Spanish Premier Rejects Calls to Resign


Spanish Prime Minister Mariano Rajoy rejected what he called efforts to blackmail him into resigning, following the release of text messages between him and a former party treasurer who is under investigation for fraud and money laundering.

Mr. Rajoy denied that the text messages published in the local media Sunday show anything improper in his dealings with Luis Bárcenas, the former treasurer of the premier’s Popular Party,

Mr. Bárcenas, who hasn’t been formally charged, has been in preventative detention since late June under a court order. Mr. Bárcenas, who handled the Popular Party’s accounts for nearly two decades, testified behind closed doors at the National Court on Monday in Madrid. Attorneys for Mr. Bárcenas didn’t immediately respond to requests for comment.

“The great benefit our country has right now is political stability, and I am going to defend it,” said Mr. Rajoy, who was backed on Monday by top officials from his party.

But Socialist party leader Alfredo Pérez Rubalcaba insisted Mr. Rajoy step down, accusing the prime minister on Sunday of “conniving with a criminal.”

While the Socialists face an uphill battle in ousting Mr. Rajoy and financial markets remain calm, the investigation presents a further headache for the prime minister, whose popularity is sagging because of Spain’s depressed economy.

The Spanish newspaper El Mundo on Sunday published at least a dozen text messages between Messrs. Rajoy and Bárcenas from the past two years. Some of the messages came in January, after the Spanish media reported anonymous allegations that Mr. Bárcenas had administered a slush fund that channeled money from Spanish companies seeking government contracts to party politicians.

In one exchange from January, Mr. Bárcenas complains that the Popular Party was hanging him out to dry. Mr. Rajoy responds: “Luis. I understand. Be strong. I will call you tomorrow. A hug.”

In the final text published, from March 14, Mr. Bárcenas rails against Popular Party lawyers he said had impeded access to people he sent to look through boxes of his documents at party headquarters. The lawyers weren’t named.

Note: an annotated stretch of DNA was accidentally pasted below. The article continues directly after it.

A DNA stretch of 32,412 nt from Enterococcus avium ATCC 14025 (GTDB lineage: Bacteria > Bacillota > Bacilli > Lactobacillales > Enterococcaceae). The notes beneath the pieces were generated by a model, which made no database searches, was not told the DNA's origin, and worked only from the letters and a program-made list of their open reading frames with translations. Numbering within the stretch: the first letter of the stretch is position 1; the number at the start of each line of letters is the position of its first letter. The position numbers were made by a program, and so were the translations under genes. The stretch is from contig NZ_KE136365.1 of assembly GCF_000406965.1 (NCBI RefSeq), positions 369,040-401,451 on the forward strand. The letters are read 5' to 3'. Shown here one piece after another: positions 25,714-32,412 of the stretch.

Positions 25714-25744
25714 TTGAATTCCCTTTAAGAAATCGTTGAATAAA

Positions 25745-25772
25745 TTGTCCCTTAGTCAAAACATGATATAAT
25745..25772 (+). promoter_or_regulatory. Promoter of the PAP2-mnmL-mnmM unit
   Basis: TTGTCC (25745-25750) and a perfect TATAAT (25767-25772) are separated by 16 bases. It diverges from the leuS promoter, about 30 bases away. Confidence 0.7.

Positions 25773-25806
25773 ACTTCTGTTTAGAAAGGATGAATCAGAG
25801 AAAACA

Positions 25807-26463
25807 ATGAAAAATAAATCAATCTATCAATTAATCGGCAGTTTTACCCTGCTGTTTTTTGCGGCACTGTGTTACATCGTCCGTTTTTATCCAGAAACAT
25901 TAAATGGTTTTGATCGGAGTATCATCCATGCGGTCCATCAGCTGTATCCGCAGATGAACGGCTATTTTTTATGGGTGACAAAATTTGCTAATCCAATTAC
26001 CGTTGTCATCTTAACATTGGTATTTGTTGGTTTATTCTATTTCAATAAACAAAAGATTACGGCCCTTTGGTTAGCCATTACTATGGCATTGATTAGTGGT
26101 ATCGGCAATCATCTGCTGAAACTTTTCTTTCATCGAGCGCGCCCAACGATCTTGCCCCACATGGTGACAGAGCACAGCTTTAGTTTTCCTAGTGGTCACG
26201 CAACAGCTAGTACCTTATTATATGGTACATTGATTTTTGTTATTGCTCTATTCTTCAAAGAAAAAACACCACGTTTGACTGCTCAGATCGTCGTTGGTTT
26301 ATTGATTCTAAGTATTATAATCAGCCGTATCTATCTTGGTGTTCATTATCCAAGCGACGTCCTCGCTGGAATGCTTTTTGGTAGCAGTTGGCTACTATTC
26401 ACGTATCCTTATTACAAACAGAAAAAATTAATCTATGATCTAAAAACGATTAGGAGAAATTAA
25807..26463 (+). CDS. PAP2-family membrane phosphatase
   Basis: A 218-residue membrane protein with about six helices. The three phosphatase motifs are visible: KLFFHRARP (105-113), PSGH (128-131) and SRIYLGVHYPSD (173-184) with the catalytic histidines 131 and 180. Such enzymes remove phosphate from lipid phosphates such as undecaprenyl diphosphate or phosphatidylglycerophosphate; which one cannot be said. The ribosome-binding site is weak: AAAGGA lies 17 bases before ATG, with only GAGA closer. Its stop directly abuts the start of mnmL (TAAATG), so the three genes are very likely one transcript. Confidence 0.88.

“You must know what game you’re playing, but I’m free of all my commitments to you and the party,” Mr. Bárcenas wrote to Mr. Rajoy.

The Popular Party confirmed the authenticity of the messages, but said they didn’t compromise Mr. Rajoy. Mr. Rajoy and his party have repeatedly denied the existence of any illegal accounting and unofficial payments. In response to a question about Mr. Bárcenas on Monday after a news conference with the prime minister of Poland, Mr. Rajoy said he had no intention of stepping down.

“The rule of law does not submit to blackmail,” he said. He added that the text messages confirm that he never submitted to pressure from Mr. Bárcenas for lenient treatment.

On Monday, Spain’s deputy prime minister, its economy minister and the Popular Party’s vice secretary-general for organization all spoke out in defense of Mr. Rajoy. Carlos Floriano, the vice secretary-general, said Mr. Bárcenas had fabricated the unofficial ledgers to exert pressure on the government so it would intervene in his favor in the case. “We have nothing to hide.”

In an interview with El Mundo in June, Mr. Bárcenas said the ledgers were accurate and that he had written them.

Investors shrugged off the text-message revelations. Spanish government borrowing costs tightened slightly on Monday and the country’s stock market barely budged.

On Monday, the Socialists held meetings with other opposition parties to discuss a common strategy. Socialist Party leaders also threatened to present a censure motion in Parliament to force Mr. Rajoy’s removal from office, but its chances of success are low. The Popular Party has a large parliamentary majority, ensuring that the prime minister would survive such a vote without large-scale defections from his party.

Nevertheless, the situation could further erode support for Mr. Rajoy when Spain is mired in a recession, with an unemployment rate of 27%.

And not everyone inside the Popular Party remains supportive of the prime minister. Alejo Vidal-Quadras, vice president of the European Parliament, and two other Popular Party members on Monday called for an extraordinary meeting of party officials to discuss a potential change in party leadership.

“The situation is no longer sustainable,” Mr. Vidal-Quadras said. “The party is in a state of paralysis which we cannot allow to go on.”


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